Held the primary court misdirected itself as to the

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Held: The primary court misdirected itself as to the burden of proof. “If a woman is living with a man in concubinage, he is held responsible for her preg- nancy. If the man wants to deny paternity, it is up to him to prove his claim. [G.N. No. 279/63, s. 188. Also citing s. 183]. Judgment for plaintiff, relief as prayed. 205. Bigwomunda Mulaula v. Bahanda Rwojo , (PC) Civ. App. 135-D-67, 25/4/68, Saudi J.
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Deceased made a will in which he made plaintiff the guardian of his daughter; his property to pass to plaintiff upon the daughter’s death, thus disinheriting de- ceased’s brother, the defendant. The will was not signed by the testator or the four witnesses; no clan members were called, and no reason was given for the disinheritance. Upon the daughter’s death defendant took possession of a sham- ba which was part of deceased’s estate, and plaintiff then sued for possession. Held: Where a testator intends to disinherit the members of his family by means of Kubachwa, at least ten witnesses must be called, including either close relatives of the testator or the head of his clan or clan sub-division. The testator must give an explanation for his actions, and the prospective witnesses are to refuse to witness the will if not satisfied with his reasons. [Citing Zelamura Ka- nyamajugo v. Mtungi Katabazi, Civ. App. 2 of 1960, Local Digest No. 39 Cory, Customary Law of the Haya Tribe, paras. 41, 42, 44, 46, 48]. The Court stated, obiter, “I personally feel that ‘kubachwa’ is a practice that should not be encour- aged as it takes its roots from the base nature of man and fosters hatred.” De- fendant’s appeal dismissed. (1968)H.C.D. - 72 – 206. Miss Asia d/o Amiri v. Ahmed s/o David , (PC) Civ. App. 67-A-66, 21/3/68, Seaton J. Plaintiff, the former wife, sued defendant, the former husband, for custody of a child. Plaintiff and defendant eloped in 1961 after defendant, a Christian, had agreed to adopt plaintiff’s Muslim faith. At that time, dowry was paid according to Pare customary law, but they were not married until over a year later, and the child was born in the interim. The marriage was performed according to Islmic law after defendant conversion. The parties were divorced in 1966. At the time of the suit, defendant had remarried but plaintiff had not, and the child was living with defendant. Held: (1) According to Islamic law if a man commits zinaa (fornication or adultery) the child is considered to be the child of the mother only. However, a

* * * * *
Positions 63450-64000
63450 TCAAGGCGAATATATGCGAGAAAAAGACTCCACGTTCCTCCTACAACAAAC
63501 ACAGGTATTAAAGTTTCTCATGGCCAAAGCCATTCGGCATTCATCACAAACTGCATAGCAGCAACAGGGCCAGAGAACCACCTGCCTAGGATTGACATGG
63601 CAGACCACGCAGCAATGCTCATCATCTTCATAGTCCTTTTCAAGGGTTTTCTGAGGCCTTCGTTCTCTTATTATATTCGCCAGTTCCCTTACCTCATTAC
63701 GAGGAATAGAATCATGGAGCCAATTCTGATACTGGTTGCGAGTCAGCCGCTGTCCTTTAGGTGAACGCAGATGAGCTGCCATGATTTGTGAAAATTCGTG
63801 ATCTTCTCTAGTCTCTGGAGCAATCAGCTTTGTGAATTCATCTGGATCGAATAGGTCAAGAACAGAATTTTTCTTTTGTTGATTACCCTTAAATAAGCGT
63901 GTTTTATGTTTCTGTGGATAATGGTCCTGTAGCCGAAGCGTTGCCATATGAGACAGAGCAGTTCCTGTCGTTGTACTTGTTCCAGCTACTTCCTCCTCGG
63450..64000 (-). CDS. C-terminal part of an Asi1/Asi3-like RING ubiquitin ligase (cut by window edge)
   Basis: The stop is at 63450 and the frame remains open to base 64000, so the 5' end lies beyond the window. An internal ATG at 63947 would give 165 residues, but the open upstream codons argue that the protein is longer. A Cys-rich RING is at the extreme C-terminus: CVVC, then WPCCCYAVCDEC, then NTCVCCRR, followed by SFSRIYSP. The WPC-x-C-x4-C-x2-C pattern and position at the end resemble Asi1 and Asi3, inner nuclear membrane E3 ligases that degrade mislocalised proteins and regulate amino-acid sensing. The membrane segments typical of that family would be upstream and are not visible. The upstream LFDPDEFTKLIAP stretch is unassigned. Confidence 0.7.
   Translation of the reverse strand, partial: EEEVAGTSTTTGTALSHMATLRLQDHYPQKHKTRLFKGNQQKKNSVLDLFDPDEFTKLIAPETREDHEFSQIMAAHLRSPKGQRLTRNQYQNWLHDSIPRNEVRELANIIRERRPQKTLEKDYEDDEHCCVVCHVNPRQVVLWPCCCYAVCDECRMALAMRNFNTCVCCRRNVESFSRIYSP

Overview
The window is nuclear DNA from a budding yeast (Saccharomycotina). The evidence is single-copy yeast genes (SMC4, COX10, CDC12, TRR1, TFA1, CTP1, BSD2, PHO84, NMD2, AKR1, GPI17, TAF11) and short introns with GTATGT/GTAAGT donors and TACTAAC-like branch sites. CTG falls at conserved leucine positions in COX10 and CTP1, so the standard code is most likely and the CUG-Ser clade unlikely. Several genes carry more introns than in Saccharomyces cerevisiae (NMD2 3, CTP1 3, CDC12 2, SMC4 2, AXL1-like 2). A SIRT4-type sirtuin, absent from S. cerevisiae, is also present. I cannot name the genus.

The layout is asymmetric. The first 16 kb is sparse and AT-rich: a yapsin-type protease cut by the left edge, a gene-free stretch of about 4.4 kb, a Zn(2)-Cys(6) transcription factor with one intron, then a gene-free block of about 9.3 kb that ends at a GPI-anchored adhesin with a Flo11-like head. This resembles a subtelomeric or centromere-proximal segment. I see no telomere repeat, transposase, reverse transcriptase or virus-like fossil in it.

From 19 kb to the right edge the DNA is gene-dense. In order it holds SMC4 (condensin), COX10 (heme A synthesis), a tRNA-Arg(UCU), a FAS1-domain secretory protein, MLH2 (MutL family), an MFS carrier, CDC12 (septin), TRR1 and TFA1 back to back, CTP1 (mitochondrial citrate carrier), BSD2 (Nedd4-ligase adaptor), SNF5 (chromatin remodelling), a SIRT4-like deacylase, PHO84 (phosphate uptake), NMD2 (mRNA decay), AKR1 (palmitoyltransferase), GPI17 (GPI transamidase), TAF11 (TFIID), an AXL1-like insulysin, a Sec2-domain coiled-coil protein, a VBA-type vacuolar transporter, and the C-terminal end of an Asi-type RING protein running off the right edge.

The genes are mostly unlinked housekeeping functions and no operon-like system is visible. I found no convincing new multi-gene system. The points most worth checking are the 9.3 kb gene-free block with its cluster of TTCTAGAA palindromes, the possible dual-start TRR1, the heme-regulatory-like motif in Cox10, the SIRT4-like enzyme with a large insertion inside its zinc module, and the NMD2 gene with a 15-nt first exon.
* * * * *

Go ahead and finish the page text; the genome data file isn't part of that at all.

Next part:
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child is legitimate if born as a result of a regular or irregular marriage (the latter being a marriage prohibited because of difference of religion ) or by “acknowled- gement.” [Citing Mulla Principles of Mohamedan Law, (15 th ed. 1961) p. 282]. (2) According to Pare customary law, “A father has the right to legitimate his illegiti- mate children at any time by marrying their mother.” [S. 181 A of the Law of Per- sons, G. N. 279 of 1963, as applied by Local Customary Law (Declaration) (No.
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  • Fall '17
  • Dean Majamba

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